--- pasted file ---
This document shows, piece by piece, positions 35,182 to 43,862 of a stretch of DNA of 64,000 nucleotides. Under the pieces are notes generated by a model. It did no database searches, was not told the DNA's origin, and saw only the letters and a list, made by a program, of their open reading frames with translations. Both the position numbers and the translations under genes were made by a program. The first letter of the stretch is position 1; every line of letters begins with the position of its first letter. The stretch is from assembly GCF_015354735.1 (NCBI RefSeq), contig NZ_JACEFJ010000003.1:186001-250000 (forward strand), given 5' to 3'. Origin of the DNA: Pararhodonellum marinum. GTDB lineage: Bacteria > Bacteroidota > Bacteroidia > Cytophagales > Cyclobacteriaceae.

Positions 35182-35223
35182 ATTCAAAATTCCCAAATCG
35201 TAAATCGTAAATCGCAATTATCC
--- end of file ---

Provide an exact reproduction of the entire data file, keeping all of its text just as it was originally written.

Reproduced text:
This document shows, piece by piece, positions 35,182 to 43,862 of a stretch of DNA of 64,000 nucleotides. Under the pieces are notes generated by a model. It did no database searches, was not told the DNA's origin, and saw only the letters and a list, made by a program, of their open reading frames with translations. Both the position numbers and the translations under genes were made by a program. The first letter of the stretch is position 1; every line of letters begins with the position of its first letter. The stretch is from assembly GCF_015354735.1 (NCBI RefSeq), contig NZ_JACEFJ010000003.1:186001-250000 (forward strand), given 5' to 3'. Origin of the DNA: Pararhodonellum marinum. GTDB lineage: Bacteria > Bacteroidota > Bacteroidia > Cytophagales > Cyclobacteriaceae.

Positions 35182-35223
35182 ATTCAAAATTCCCAAATCG
35201 TAAATCGTAAATCGCAATTATCC